Cornerstone Montgomery has rented the house for more than 25 years with a long-term temporary-use lease of the property. The lease expired in summer of 2013, and has now been converted to month to month.
“Any change in their lifestyle can certainly have some negative effects ... they could have relapses or become really stressed by the change,” said Raymond Crowel, a psychologist and chief of behavioral health and crisis services at the Montgomery County Health and Human Services.
Crowel explained if changes are anticipated and people have time to adapt to those changes then staff at Adrienne House can be better prepared and help residents have the best outcome possible.
Cari Cho, president and CEO of Cornerstone Montgomery, said they would prefer to stay in the house.
“If we must leave at some point, then we would hope for at least 5 years on a lease extension plus confirmed assistance from the county and Park and Planning to help us [find] a suitable replacement,” said Cho in an email to The Gazette.
As of now, the Maryland-National Capital Park and Planning Commission, along with Montgomery County Health and Human Services, “pledge together to make a good faith effort to ensure that any future displacement may be accommodated in a mutually satisfactory manner, and we will work together to find a mutually acceptable alternative to serve the population currently housed at Adrienne House,” according to their joint statement.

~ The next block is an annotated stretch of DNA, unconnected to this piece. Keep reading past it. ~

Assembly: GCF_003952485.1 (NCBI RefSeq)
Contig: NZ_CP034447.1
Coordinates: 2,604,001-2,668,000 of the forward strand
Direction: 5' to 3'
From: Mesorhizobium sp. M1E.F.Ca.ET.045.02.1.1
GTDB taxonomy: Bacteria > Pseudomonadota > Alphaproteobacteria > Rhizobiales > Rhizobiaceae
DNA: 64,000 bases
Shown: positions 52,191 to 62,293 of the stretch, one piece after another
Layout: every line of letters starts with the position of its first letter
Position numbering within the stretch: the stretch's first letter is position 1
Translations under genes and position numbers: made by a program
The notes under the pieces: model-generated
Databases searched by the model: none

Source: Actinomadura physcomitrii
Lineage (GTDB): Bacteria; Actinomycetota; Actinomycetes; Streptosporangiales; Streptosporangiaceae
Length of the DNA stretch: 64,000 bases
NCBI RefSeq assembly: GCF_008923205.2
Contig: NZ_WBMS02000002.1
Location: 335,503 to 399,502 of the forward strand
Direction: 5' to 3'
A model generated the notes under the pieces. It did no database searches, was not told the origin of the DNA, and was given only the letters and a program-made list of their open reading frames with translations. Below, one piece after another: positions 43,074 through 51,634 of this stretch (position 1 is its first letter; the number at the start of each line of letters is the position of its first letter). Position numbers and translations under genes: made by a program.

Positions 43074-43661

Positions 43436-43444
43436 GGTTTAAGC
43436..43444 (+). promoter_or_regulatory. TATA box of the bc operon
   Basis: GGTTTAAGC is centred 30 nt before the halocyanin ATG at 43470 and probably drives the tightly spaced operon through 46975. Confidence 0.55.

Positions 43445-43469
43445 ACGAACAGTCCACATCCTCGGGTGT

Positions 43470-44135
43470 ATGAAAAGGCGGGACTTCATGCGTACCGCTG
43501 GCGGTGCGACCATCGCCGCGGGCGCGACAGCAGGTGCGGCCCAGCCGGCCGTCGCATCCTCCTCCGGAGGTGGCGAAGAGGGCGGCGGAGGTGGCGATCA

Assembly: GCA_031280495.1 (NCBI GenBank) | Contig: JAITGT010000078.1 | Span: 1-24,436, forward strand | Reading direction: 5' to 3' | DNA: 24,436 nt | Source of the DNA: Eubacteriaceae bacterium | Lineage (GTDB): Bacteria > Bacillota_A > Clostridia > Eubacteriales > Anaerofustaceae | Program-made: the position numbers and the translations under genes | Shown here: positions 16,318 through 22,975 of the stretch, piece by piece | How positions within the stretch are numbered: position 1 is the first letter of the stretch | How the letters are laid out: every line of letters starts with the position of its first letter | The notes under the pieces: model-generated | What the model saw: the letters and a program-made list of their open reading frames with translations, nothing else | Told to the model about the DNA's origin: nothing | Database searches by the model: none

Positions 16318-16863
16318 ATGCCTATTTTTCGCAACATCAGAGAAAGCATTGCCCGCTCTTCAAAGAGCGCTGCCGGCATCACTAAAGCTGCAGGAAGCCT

The house was built in 1954. It has seven bedrooms and four bathrooms. Two residents share a bedroom and bathroom, while others have their own room. There is also a basement with recreational equipment where they can watch TV, use the computer or use as quiet space.
Besides the eight residents living in Adrienne House, Cornerstone Montgomery provides assistance to a total of 212 residents suffering from mental illnesses who live at nearby apartments and are also part of the 24-hour rehabilitative care.